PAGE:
Customer Reviews for

Blood Done Sign My Name: A True Story

Average Rating 4
( 23 )
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(14)

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Most Helpful Favorable Review

1 out of 1 people found this review helpful.

Great Book!

I had to read this book for a college course, but while reading it, I was able to meet the author. After listening to commentary from the author, I realized how important this book was to history. Dr. Tyson used a lot of historical facts to incoporate into his persona...
I had to read this book for a college course, but while reading it, I was able to meet the author. After listening to commentary from the author, I realized how important this book was to history. Dr. Tyson used a lot of historical facts to incoporate into his personal story. Especially if you are NC or the south, it is a must-read! It is definitely thought-provoking to think how different the world is today.

posted by 214782 on March 16, 2009

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Most Helpful Critical Review

1 out of 3 people found this review helpful.

Painful

This is a painful story to read. Having grown up years after the events describe in this book in the same town and growing up friends with memebers of both families, it is shocking. As a child I had never heard of this event, just 15 years afterward it was rarely disc...
This is a painful story to read. Having grown up years after the events describe in this book in the same town and growing up friends with memebers of both families, it is shocking. As a child I had never heard of this event, just 15 years afterward it was rarely discussed. I had close friends in both the Teel and Marrow families. Reading this was challenging. While the book provides great insight and review of events, it still causes pain. The younger Teel's being critized and threatened for their older generations actions. It brings back to the surface pain, fear and the reality that racisim last today. The younger Teel are fearful to say their name because they will be harrashed, barated, or beaten for actions they themselves did not do. While a insightful book, it is a book that has caused more pain and suffering than it was really worth.

posted by 2931509 on February 19, 2010

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  • Anonymous

    Posted February 19, 2010

    Painful

    This is a painful story to read. Having grown up years after the events describe in this book in the same town and growing up friends with memebers of both families, it is shocking. As a child I had never heard of this event, just 15 years afterward it was rarely discussed. I had close friends in both the Teel and Marrow families. Reading this was challenging. While the book provides great insight and review of events, it still causes pain. The younger Teel's being critized and threatened for their older generations actions. It brings back to the surface pain, fear and the reality that racisim last today. The younger Teel are fearful to say their name because they will be harrashed, barated, or beaten for actions they themselves did not do. While a insightful book, it is a book that has caused more pain and suffering than it was really worth.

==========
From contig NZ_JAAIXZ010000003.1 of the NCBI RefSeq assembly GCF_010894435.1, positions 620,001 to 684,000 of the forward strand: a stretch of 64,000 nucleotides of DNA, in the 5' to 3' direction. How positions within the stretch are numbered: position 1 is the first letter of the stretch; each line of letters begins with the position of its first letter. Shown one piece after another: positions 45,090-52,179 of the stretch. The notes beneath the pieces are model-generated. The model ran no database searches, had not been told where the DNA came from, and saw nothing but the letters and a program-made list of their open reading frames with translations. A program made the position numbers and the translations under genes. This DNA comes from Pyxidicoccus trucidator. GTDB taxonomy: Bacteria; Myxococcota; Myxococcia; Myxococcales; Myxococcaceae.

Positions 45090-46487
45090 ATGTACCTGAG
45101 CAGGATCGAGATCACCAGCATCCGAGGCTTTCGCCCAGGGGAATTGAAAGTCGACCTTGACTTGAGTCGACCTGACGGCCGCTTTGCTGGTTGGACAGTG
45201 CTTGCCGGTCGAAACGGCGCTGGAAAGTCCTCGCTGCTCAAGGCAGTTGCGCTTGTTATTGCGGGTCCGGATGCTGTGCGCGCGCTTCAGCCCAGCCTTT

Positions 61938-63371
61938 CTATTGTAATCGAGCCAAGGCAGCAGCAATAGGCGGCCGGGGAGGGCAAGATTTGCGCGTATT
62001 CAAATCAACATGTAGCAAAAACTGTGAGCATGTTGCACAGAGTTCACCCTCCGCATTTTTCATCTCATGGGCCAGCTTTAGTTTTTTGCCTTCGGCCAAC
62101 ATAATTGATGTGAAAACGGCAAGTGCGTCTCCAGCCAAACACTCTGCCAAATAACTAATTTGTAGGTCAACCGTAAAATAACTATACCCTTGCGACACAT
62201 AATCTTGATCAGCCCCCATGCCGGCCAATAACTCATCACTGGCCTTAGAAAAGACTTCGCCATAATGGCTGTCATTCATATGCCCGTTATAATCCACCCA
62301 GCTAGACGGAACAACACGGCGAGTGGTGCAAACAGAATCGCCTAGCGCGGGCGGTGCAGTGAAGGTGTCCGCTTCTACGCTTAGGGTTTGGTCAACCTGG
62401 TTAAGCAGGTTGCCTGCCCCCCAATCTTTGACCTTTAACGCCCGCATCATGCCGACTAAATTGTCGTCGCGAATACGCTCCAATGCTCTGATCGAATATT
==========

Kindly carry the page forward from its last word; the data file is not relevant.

1 out of 3 people found this review helpful.

    Was this review helpful? Yes  No   Report this review
  • Anonymous

    Posted March 16, 2009

    Great Book!

    I had to read this book for a college course, but while reading it, I was able to meet the author. After listening to commentary from the author, I realized how important this book was to history. Dr. Tyson used a lot of historical facts to incoporate into his personal story. Especially if you are NC or the south, it is a must-read! It is definitely thought-provoking to think how different the world is today.

    1 out of 1 people found this review helpful.

    Was this review helpful? Yes  No   Report this review
  • Anonymous

    Posted April 1, 2006

    WOW!!

    What an amazing book! Growing up a white farm girl in NC, I remember. Tyson does a great job of conveying his personal story. A page turner for me!!

    1 out of 1 people found this review helpful.

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  • Anonymous

    Posted November 15, 2004

    An honest look at racism

    With this devastating story Tyson gives us a hard, cold, honest look at hatred, prejudice and racism in North Carolina in the sixties and seventies. I know. I was there.

    1 out of 1 people found this review helpful.

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  • Anonymous

    Posted July 1, 2004

    Excellent History and Autobiography

    By chance I came across a review of Tyson's book in Entertainment Weekly, where it was highly praised. Simply put, this is one of the finest books I've read on the country's struggle with the legacy of slavery and white supremacy. Tyson is unflinchingly honest about his own life, his family's past, and the past of his native North Carolina. Rather than dancing around the painful facts of race relations in the U.S., he confronts them head on. The book is, thankfully, not preachy or sanctimonious, as Tyson examines his own personal complicity in the system of white domination. As a result, the book does what good literature always does - helps the reader examine his or her own unquestioned assumptions and prejudices. Tyson also offers, in his own modest way, some reflections on how we might find our way out of the mess that slavery and white supremacy have created in the U.S. And I don't want to make the book sound dull and dry. Though the subject is grim, Tyson writes his story in a compelling and highly readable manner. Highly recommended!

    1 out of 1 people found this review helpful.